Knowledge sharing, problem solving and professional development in a Scottish Ecosystem Services Community of Practice
This paper describes the benefits and challenges associated with developing and maintaining ESCom Scotland, a community of researchers, policy makers, practitioners and others involved in natural resource management in Scotland. Based on our experience, we provide ten recommendations to help others implement similar communities of practice.
Understanding stakeholder visions for woodland expansion in Scotland
The development of stakeholder visions for woodland expansion in Scotland from analysing organisational documents, workshops and interviews.
Exploring changes in ecosystem services under varying scenarios
Exploration of the resilience of woodlands to future change by assessing how ecosystem service values and natural capital stocks of woodlands may be affected by change through the application of the UK National Ecosystem Assessment (UK NEA) scenarios and different management approaches, e.g. forest diversification through the application of forest management alternatives
Biosecurity engagement with hikers at Rowardennan in Scotland
Following the discovery of Phytophthera Ramorum close to Rowardennan in Loch Lomond and the Trossachs National Park, Forest Research were commissioned to carry out questionnaires with hikers in the area to investigate their awareness of and engagement with the topic of tree pests and diseases, and biosecurity.
Understanding the role of urban tree management on ecosystem services
Urban forests provide ecosystem services that contribute to human health, liveability and sustainability. The management of trees influences the delivery of these ecosystem services and thus helps determine the total...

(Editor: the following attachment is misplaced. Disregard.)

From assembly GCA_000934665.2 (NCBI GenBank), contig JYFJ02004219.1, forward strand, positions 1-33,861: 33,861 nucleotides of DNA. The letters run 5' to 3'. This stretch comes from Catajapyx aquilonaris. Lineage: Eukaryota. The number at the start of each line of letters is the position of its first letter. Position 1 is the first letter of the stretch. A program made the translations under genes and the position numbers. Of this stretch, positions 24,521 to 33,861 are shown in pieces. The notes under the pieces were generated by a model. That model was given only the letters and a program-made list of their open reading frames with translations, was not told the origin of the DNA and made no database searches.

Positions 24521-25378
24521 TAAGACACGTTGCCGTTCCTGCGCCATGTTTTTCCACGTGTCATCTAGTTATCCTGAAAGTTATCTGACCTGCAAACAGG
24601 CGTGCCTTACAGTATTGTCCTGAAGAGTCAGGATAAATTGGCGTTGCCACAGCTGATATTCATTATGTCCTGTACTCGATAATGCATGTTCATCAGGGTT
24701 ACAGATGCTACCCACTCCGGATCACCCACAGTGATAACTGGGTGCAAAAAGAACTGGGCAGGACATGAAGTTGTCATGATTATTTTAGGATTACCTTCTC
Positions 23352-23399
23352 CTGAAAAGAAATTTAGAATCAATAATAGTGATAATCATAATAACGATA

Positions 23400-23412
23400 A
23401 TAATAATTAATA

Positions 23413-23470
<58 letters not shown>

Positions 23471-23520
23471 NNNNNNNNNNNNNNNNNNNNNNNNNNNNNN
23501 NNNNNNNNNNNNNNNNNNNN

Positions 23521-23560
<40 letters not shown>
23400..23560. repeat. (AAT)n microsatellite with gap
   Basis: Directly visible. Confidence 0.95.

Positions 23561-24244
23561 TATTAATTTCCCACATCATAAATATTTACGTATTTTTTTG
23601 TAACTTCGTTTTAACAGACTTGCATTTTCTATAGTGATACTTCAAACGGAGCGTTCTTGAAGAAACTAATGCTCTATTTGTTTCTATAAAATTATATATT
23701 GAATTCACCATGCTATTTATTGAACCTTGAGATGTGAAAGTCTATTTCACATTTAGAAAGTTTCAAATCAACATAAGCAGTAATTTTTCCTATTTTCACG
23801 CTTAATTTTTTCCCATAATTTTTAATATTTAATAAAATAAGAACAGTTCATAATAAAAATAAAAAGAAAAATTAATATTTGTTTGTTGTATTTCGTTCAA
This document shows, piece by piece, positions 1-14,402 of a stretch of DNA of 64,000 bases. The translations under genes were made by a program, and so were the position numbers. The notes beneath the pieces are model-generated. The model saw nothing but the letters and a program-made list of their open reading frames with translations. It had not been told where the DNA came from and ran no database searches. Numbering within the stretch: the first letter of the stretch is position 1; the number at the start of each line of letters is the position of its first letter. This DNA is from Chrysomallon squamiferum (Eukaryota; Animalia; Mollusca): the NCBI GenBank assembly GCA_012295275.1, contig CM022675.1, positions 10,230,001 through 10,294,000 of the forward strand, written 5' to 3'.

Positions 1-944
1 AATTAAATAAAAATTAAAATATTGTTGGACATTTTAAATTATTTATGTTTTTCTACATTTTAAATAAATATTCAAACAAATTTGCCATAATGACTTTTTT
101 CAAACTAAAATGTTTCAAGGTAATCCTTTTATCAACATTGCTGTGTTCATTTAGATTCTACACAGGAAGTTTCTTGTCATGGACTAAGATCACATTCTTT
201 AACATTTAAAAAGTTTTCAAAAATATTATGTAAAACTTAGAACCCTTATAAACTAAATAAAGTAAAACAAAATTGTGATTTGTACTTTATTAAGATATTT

Ecosystem services delivery by small and medium stature urban trees
This Research Report reviews the provision of four ecosystem services by 18 small and medium stature tree species using the i-Tree Eco model and compares the performance of these trees in different age groups.
Ecosystem services delivery by large stature urban trees
This Research Report reviews the provision of four ecosystem services by 12 large stature tree species using the i-Tree Eco model and compares the performance of trees in different age classifications and climate regions.
Resilience – Future Proofing Plant Health
What is tree resilience and how can we support better management for tree health in the face of climate change and pests and diseases?
Detecting young trees from space
FR have established how to detect young trees from space using synthetic aperture RADAR and machine learning techniques. This will support the monitoring of the planting of tens of thousands of restock sites and new woodland across Britain. In searching for a solution researchers hypothesised that even if the trees are too small to see, maybe we could ‘feel’ them using Synthetic Aperture Radar (SAR). A different technique to utilising optical data, SAR provides ‘fuzzy’ data on the presence of objects, their size, orientation and texture. The research found that this was possible and data on whether sites had tree cover or not has been derived for extensive areas of Britain and NFI are working to operationalise the process.
How does a biodiversity value impact upon optimal rotation length? An investigation using species richness and forest stand age
A study integrating biodiversity data for British forests with economic modelling of optimal rotation length. Investigation revealed some evidence of relationships between overall species richness and stand age.